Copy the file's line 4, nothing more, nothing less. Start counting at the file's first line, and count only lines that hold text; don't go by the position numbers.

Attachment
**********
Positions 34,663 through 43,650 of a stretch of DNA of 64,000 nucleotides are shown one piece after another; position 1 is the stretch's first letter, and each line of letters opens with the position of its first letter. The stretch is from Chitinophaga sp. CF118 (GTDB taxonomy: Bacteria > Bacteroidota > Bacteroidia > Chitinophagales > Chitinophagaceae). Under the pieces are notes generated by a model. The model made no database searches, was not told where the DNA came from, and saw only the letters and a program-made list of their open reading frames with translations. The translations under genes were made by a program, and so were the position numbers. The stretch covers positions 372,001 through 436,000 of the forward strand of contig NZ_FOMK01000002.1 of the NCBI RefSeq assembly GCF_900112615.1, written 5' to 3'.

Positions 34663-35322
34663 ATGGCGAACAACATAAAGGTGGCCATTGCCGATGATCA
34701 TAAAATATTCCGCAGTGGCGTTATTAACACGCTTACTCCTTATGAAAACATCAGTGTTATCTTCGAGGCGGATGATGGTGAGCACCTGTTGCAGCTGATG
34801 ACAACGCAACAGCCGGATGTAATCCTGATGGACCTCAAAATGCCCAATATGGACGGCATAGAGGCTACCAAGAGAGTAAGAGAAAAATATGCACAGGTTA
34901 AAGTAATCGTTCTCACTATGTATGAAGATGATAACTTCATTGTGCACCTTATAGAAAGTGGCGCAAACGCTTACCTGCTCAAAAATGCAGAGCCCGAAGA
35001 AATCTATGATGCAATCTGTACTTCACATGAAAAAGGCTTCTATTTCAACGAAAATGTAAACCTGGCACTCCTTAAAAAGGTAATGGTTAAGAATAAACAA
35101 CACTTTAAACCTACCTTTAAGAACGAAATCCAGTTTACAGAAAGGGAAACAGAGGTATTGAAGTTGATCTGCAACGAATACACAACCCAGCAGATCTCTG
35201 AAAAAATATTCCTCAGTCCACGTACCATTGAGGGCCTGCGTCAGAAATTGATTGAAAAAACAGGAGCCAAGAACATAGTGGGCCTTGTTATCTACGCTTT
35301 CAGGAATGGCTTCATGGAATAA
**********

34701 TAAAATATTCCGCAGTGGCGTTATTAACACGCTTACTCCTTATGAAAACATCAGTGTTATCTTCGAGGCGGATGATGGTGAGCACCTGTTGCAGCTGATG